The whole company of believers was united in heart and soul.   Not one of them claimed any of his possessions as his own; everything was held in common.  With great power the apostles bore witness to the resurrection of the Lord Jesus, and all were held in high esteem.  There was never a needy person among them, because those who had property in land or houses would sell it, bring the proceeds of the sale, and lay them at the feet of the apostles to be distributed to any who were in need.  For instance Joseph, surnamed by the apostles Barnabas (which means “Son of Encouragement”), a Levite and by birth a Cypriot, sold an estate which he owned; he brought the money and laid it at the apostles’ feet.

Psalm 93 (Revised English Bible):

The LORD has become King, clothed with majesty;

the LORD is robed, girded with might.

The earth is established from of old;

from all eternity you are God.

LORD, the great deep lifts up,

the deep lifts up its voice;

the deep lifts up its crashing waves.

Mightier than the sound of great waters,

mightier than the breakers of the sea,

mighty on high is the LORD.

Your decrees stand firm,

and holiness befits your house,

LORD, throughout the ages.

John 3:7-15 (Anchor Bible):

[Jesus continued,]

…Do not be surprised that I told you: you must be begotten from above.  The wind blows about at will; you hear the sound it makes but do not know where it comes from or where it goes.  So it is with everyone begotten of the Spirit.

Nicodemus replied,

How can things like this happen?

Jesus answered,

You hold the office of teacher of Israel, and still you don’t understand these things?  I solemnly assure you, we are talking about what we know, and we are testifying to what we have seen; but you people do not accept our testimony.  If you do not believe when I tell you about earthly things, how are you going to believe when I tell you about heavenly things?  Now, no one has gone up into heaven except the one who came down from heaven–the Son of Man [who is in heaven].  And just as Moses lifted up the serpent in the desert, so must the Son of Man be lifted up, that everyone who believes may have eternal life in him….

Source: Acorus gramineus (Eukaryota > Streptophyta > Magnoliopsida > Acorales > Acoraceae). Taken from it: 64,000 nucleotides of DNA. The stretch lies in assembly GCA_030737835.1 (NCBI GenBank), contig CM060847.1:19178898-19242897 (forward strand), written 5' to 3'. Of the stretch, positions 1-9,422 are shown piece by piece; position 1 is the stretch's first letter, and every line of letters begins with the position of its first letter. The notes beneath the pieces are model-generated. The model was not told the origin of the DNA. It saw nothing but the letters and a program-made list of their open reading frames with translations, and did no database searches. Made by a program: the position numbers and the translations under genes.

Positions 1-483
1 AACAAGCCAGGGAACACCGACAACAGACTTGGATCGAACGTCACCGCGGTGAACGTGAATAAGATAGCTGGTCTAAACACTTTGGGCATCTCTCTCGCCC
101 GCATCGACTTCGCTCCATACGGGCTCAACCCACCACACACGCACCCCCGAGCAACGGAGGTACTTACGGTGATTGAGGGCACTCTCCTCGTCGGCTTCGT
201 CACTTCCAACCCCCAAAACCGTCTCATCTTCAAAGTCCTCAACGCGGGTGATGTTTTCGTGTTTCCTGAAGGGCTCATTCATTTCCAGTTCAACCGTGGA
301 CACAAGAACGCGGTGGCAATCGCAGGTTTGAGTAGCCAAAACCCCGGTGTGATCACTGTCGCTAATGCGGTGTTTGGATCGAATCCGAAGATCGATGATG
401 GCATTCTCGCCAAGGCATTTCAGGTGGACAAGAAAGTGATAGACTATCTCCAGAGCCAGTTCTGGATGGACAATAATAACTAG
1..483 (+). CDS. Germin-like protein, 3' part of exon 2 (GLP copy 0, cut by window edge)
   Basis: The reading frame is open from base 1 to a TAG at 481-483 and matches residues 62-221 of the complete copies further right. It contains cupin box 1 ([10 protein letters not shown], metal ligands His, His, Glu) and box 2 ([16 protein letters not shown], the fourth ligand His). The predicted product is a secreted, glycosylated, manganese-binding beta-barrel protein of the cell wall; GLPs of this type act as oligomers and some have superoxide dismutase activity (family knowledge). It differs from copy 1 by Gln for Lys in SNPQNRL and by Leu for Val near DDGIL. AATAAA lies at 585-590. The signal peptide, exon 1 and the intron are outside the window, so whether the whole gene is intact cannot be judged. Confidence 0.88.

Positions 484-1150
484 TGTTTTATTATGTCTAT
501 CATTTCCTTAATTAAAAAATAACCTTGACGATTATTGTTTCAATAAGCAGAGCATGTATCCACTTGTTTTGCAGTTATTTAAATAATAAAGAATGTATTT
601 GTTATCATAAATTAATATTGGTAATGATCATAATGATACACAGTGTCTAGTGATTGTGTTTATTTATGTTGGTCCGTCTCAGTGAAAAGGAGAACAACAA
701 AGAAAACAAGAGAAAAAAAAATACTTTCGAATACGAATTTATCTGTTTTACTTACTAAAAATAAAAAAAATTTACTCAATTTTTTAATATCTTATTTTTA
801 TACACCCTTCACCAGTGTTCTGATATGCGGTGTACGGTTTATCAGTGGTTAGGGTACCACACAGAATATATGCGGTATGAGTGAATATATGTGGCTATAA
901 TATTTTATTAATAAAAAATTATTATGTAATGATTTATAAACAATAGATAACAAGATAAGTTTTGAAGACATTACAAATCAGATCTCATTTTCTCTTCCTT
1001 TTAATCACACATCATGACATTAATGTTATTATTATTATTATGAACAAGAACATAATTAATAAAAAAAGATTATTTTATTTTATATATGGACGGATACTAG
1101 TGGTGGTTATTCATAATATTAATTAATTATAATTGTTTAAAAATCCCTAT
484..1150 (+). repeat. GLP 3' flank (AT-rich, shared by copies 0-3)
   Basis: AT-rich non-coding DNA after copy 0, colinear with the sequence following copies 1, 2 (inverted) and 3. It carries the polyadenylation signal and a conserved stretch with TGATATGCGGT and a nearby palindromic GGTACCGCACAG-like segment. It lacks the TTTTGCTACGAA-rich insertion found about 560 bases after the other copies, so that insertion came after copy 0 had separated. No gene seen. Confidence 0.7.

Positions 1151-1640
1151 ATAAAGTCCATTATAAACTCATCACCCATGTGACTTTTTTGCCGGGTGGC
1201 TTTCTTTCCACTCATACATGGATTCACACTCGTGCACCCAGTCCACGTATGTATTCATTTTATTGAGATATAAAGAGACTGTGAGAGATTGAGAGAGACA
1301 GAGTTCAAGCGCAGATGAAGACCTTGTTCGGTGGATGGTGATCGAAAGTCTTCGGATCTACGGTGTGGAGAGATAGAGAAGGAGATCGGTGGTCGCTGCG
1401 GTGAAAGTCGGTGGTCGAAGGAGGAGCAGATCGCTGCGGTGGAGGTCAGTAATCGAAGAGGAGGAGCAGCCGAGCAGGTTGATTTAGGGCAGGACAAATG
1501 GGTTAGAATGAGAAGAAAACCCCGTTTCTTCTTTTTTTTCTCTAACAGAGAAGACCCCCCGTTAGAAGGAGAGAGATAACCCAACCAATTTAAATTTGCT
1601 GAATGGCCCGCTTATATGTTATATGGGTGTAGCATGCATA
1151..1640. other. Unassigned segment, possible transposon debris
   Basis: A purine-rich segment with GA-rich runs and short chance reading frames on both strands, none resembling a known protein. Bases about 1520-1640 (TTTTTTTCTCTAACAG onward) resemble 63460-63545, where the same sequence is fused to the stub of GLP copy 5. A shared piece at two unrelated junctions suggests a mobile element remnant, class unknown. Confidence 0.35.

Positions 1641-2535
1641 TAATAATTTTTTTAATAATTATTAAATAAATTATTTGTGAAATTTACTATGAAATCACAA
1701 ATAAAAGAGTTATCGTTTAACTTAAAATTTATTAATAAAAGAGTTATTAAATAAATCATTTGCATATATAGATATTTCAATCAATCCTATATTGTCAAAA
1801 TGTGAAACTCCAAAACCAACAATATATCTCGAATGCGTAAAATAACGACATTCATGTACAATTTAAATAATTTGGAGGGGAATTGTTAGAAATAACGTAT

The Collect:

O Lord, you have saved us through the Paschal mystery of Christ: Continue to support your people with heavenly gifts, that we may attain true liberty, and enjoy the happiness of heaven which we have begun to taste on earth; through Jesus Christ our Lord, who lives and reigns with you and the Holy Spirit, one God, for ever and ever. Amen.


People matter more than possessions, money, and status.

I think of the example of St. Laurence, Deacon at Rome in the Third Century C.E.  When Roman imperial officials demanded that he turn over the treasures of the church, he pointed not to money and material goods, but to the sick and the poor.  They were the treasures of the church, he said.  The Roman Empire martyred St. Laurence.

The Second Person of the Trinity took on human form to suffer and die, and to identity with human beings.  This was an example of assuming lower status.

Some first-generation Christians banded together for mutual spiritual, material, and financial support.  (I can almost hear Glenn Beck and Rush Limbaugh condemning their practice as Socialism and social justice.  Well, it was, and the author of Luke-Acts approved of it.  And what is wrong with social justice, a major Biblical theme?  This theme is more prominent that sexuality, in fact.)  These early Christians valued each other more than their possessions.  They understood that they could not take their stuff with them to the afterlife.  These early Christians loved their neighbors as themselves.

That sounds consistent with the teachings of Jesus.

In 1967, when he denounced the Vietnam War, Martin Luther King, Jr., criticized the United States for having a “thing-oriented” society which emphasized profit motives and property rights, not a “person-oriented” society which stressed justice.  His point remains at least as relevant today as it was then.  May we value people more than things.  May we recognize the image of God in others and act accordingly, however that works in our circumstances.  And may we make clear that we are doing this for the sake of others and the glory of God.  May we follow the example and teachings of our Lord and Savior Jesus the Christ.


Published originally at SUNDRY THOUGHTS OF KENNETH RANDOLPH TAYLOR on April 6, 2010

Ninth Day of Easter   7 comments

Nicodemus and Jesus, by Alexander Ivanov (1850)

April 17, 2023


Acts 4:23-31 (Revised English Bible):

As soon as they [Peter and John] were discharged the apostles went back to their friends and told them everything that the chief priests and elders had said.  When they heard it, they raised their voices with one accord and called upon God.